Before reducing your fat intake, please consult your doctor. They will be able to recommend the minimum amount of fat consumption required per day for the neurological development of your fetus. Consume healthy sources of fat such as nuts, olive oil, fish, flaxseed oil, and so on.

3. Exercise Regularly

Newer studies are showing that active women, especially during the first trimester, have lower levels of cholesterol than those with a sedentary lifestyle. Exercising before pregnancy will help you continue doing the same during. Please ensure you only do mild to moderate exercises, to avoid stressing your heart. These include low-impact cardio exercises like treadmills and stationary bicycles. Even daily activities like walking, going upstairs, gardening, and so on can help reduce low-density lipoprotein while increasing high-density lipoprotein cholesterol.

Low Cholesterol Levels during Pregnancy

High cholesterol levels can be harmful during pregnancy, and the same applies to low cholesterol levels. Low cholesterol levels, that is less than 1 g/mL, can lead to pregnancy problems like preterm labor, premature birth and so on. Since cholesterol is essential in the formation of healthy placental tissue, insufficient amounts can affect fetal development, which can cause a smaller baby head circumference, low birth weight, among others.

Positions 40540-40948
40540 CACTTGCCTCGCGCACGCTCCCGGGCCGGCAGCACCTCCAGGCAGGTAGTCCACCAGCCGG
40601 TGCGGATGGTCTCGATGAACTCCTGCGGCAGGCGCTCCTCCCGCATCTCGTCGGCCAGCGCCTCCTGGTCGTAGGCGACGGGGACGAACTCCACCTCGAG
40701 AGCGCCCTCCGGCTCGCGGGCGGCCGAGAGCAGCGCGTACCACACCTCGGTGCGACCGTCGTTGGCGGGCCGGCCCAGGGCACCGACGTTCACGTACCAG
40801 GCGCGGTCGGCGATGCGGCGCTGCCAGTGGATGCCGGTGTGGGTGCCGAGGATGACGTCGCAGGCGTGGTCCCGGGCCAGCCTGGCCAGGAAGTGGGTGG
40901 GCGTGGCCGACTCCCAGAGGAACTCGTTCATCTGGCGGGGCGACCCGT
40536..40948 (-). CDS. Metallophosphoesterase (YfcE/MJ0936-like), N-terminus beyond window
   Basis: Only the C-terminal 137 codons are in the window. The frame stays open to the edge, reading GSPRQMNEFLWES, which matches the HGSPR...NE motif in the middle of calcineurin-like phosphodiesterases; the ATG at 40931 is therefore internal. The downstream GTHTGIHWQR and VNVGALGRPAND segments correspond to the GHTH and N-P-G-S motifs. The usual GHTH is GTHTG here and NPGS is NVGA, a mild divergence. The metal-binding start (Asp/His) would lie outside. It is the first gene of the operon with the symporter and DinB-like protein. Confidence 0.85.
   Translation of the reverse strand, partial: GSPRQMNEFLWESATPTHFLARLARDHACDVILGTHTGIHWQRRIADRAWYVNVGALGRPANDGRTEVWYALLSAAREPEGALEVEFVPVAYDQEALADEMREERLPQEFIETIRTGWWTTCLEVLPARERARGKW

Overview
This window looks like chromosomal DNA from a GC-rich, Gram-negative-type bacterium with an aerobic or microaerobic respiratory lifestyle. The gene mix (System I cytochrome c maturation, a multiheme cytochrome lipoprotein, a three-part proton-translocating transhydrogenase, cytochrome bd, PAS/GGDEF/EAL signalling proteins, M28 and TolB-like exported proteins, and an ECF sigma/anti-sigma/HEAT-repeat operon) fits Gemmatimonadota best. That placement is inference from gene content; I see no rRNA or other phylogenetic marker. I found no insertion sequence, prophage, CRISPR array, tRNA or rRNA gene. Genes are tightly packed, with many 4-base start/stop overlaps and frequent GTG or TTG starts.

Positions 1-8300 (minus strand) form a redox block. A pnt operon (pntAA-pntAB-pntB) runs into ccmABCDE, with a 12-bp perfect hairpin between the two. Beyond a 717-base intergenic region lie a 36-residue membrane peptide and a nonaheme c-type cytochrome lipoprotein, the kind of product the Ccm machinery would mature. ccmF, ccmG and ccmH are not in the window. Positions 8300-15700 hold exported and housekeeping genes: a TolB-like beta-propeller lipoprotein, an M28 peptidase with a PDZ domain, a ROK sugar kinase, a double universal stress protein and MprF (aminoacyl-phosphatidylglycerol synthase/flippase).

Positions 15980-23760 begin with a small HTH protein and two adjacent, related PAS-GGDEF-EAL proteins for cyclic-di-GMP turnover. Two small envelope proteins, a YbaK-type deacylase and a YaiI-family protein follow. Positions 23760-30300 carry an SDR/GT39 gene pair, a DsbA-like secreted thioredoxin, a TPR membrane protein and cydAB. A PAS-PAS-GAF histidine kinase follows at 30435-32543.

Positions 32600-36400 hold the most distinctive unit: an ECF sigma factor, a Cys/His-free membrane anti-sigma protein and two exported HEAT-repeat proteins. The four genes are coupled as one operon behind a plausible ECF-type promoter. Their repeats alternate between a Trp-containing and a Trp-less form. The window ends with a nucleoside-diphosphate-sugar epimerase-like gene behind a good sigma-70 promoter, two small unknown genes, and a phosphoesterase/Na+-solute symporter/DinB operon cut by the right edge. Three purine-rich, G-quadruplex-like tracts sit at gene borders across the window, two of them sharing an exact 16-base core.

Related posts

Tooth Pain during Pregnancy – Causes and Remedies

gayatri thakur

How to Take Bath When Pregnant? – Dos and Don’ts

gayatri thakur

First Month of Pregnancy – Symptoms, Precautions and Care

gayatri thakur

Leave a Comment

We use cookies and other tracking technologies to improve your browsing experience on our website, to show you personalized content and targeted ads, to analyze our website traffic, and to understand where our visitors are coming from. By browsing our website, you consent to our use of cookies and other tracking technologies. Accept Also Read